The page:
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    #1

    examining of one sentence only 2

    Dear teachers,

    Would you be kind enough to share with me your appreciated opinion concerning the following sentences?

    Having found a letter addressed to one of its own, Dmitryuk broke it open and shamelessly read it.

    or

    Finding a letter addressed to one of its own, Dmitryuk broke it open and shamelessly read it.

    shameless = feeling no remorse, shame

    What about "Offering their condolences to a nation in mourning, Russian Prime Minister Putin and President Dmitry Medvedev vowed a thorough investigation into the plane crash."

    Thank you for your efforts.

    Regards,

    V.
    Last edited by vil; 20-Apr-2010 at 10:46.

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    #2

    Re: examining of one sentence only 2

    Give me a Russian version again. I have a couple of ideas on the account of the sentences...

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    #3

    Re: examining of one sentence only 2

    Hi Jack8rkim,

    Thank you for your ardent empathy with my abortive attempts to get things properly under control.
    Here id the Russian version.

    Найдя письмо, адресованное кому-либо из своих, Дмитрюк вскрывал его и без зазрения совести прочитывал (В. Попов. Сталь и шлак).

    Regards,

    V.

  1. Barb_D's Avatar
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    #4

    Re: examining of one sentence only 2

    Quote Originally Posted by vil View Post
    wing sentences?

    Having found a letter addressed to one of its own, Dmitryuk broke it open and shamelessly read it.

    or

    Finding a letter addressed to one of its own, Dmitryuk broke it open and shamelessly read it.

    shameless = feeling no remorse, shame
    Either "having found" or "finding" are correct, and "shamelessly" is correct.

    However, what does "one of its own" refer to?
    Usually, we would say someone opened a letter, not broke open a letter.
    I'm not a teacher, but I write for a living. Please don't ask me about 2nd conditionals, but I'm a safe bet for what reads well in (American) English.

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    #5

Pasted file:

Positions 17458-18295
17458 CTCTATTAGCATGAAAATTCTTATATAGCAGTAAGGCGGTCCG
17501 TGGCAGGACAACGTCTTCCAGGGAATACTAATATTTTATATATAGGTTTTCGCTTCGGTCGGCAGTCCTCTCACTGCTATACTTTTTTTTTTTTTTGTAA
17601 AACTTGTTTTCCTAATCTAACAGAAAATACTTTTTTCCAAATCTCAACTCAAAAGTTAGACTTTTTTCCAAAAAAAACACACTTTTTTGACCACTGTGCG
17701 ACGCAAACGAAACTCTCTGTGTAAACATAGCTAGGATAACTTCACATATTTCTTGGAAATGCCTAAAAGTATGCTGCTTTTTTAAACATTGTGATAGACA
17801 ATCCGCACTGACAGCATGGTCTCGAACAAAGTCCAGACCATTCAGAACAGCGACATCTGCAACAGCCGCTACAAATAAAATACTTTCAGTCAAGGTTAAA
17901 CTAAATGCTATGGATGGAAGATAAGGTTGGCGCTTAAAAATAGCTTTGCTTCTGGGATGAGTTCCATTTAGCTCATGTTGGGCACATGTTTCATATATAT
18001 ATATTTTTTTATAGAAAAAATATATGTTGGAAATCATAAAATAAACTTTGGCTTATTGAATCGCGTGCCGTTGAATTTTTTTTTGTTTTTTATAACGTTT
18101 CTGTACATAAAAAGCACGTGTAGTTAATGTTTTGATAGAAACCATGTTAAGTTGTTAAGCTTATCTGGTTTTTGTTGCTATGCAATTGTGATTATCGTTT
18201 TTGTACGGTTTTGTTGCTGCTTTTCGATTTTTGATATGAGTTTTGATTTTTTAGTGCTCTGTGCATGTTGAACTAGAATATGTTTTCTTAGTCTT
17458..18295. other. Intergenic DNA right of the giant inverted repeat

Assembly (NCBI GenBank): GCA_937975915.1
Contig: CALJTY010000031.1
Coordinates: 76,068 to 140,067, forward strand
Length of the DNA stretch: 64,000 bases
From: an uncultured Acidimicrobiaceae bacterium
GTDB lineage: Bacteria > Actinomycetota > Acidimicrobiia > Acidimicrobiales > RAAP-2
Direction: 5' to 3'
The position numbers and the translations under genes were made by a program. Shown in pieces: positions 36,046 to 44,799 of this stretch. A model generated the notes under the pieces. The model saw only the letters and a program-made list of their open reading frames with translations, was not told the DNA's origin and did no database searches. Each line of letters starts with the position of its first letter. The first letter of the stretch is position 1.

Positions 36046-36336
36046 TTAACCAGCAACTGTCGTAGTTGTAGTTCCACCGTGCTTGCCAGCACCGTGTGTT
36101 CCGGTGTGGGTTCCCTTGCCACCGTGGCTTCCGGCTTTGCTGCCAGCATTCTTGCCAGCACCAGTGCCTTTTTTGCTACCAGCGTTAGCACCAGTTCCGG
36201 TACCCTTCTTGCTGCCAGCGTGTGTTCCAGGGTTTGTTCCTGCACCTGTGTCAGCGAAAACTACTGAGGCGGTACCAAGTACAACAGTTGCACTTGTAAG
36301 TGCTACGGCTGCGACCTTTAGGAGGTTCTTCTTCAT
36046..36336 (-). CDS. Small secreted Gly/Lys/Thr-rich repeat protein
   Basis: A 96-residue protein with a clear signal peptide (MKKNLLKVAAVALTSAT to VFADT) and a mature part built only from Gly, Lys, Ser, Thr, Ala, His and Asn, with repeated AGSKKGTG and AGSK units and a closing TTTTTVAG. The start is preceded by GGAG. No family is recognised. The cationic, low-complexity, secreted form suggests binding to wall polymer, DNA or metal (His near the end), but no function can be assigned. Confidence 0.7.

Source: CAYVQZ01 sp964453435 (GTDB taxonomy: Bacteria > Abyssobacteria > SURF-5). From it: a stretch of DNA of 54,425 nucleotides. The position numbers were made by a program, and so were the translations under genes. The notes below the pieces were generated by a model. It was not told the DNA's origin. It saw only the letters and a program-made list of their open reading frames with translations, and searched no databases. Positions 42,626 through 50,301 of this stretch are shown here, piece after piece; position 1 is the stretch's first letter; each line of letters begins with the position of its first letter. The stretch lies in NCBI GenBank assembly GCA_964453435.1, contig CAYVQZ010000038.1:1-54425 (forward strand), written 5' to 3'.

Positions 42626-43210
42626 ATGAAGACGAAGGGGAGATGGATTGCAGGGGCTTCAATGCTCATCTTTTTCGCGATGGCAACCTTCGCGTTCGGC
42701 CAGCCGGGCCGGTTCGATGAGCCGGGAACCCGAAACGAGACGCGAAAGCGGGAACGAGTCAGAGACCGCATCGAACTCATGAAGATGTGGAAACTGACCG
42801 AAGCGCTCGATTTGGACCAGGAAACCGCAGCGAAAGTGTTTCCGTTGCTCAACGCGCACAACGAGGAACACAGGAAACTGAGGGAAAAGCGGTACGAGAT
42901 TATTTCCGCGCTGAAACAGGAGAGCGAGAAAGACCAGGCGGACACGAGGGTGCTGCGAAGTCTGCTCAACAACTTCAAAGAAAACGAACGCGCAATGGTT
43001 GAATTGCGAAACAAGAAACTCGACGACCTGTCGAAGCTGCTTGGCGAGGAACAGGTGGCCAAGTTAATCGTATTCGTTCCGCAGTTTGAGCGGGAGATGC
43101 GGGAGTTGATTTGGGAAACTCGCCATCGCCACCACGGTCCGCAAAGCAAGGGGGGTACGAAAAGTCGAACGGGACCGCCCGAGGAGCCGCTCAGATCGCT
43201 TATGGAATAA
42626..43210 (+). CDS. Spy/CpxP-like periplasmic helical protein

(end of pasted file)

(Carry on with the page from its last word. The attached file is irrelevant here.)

Re: examining of one sentence only 2

    Hi Barb_D,

    Thank you for your prompt reply.

    Thank you also for your corroboration of my wording.

    Here is a brief explanation of my interpretation of the expression “one of its own”

    one of its own = one of his own family = one of one’s own people

    Regards,

    V.

  2. euncu's Avatar
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    #6

    Re: examining of one sentence only 2

    Quote Originally Posted by Barb_D View Post
    Either "having found" or "finding" are correct, and "shamelessly" is correct.
    Hi, Barb

    Since, to my knowledge, "having found" is the only correct option, would you explain why "finding" is correct as well?

  3. Barb_D's Avatar
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    #7

    Re: examining of one sentence only 2

    Okay - don't use "it" to refer to a human.
    Finding the letter addressed to one of HIS own.

    (But I wouldn't know if that meant people he managed, people he fathered, people he is on a team with, etc.)
    I'm not a teacher, but I write for a living. Please don't ask me about 2nd conditionals, but I'm a safe bet for what reads well in (American) English.

  4. Barb_D's Avatar
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    #8

    Re: examining of one sentence only 2

    Euncu,

    Realizing he was late, he started running.
    Learning the identity of his secret admirer, he rushed out to buy her flowers.
    Finding the letter, he read it.

    -- Do these all sound odd to you?
    I'm not a teacher, but I write for a living. Please don't ask me about 2nd conditionals, but I'm a safe bet for what reads well in (American) English.

  5. euncu's Avatar
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    #9

    Re: examining of one sentence only 2

    Quote Originally Posted by Barb_D View Post
    Euncu,

    Realizing he was late, he started running.
    Learning the identity of his secret admirer, he rushed out to buy her flowers.
    Finding the letter, he read it.

    -- Do these all sound odd to you?
    Okay, I think I couldn't ask what I meant to ask properly. I didn't mean that you were wrong about it.(It'd be a silly thing to say to a native-speaker, especially to you). I just tried to say that what I knew (or I tought - as it turned out that I was wrong about it) was when we speak about past, the infinitive"to+V1" becomes "having+V3". So, by no means, I meant to say that what you knew about it was wrong. I just asked a little more details since I'd thought that "having+v3" was the only option.

    I hope, I've been more succesful than before to make it a bit clearer this time.

  6. Barb_D's Avatar
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    #10

    Re: examining of one sentence only 2

    Quote Originally Posted by euncu View Post
    (It'd be a silly thing to say to a native-speaker, especially to you).
    Oh no, you're wrong there. I sure make mistakes, and I misread things, and sometimes my brain goes on vacation without me and I write things that are just utterly wrong. (I try not to let that happen TOO often, but...)

    If you see something that looks wrong, you should point it out!

    I wanted to know if the others sounded off to you or if there was something about the original sentence specifically that sounded odd.
    I'm not a teacher, but I write for a living. Please don't ask me about 2nd conditionals, but I'm a safe bet for what reads well in (American) English.

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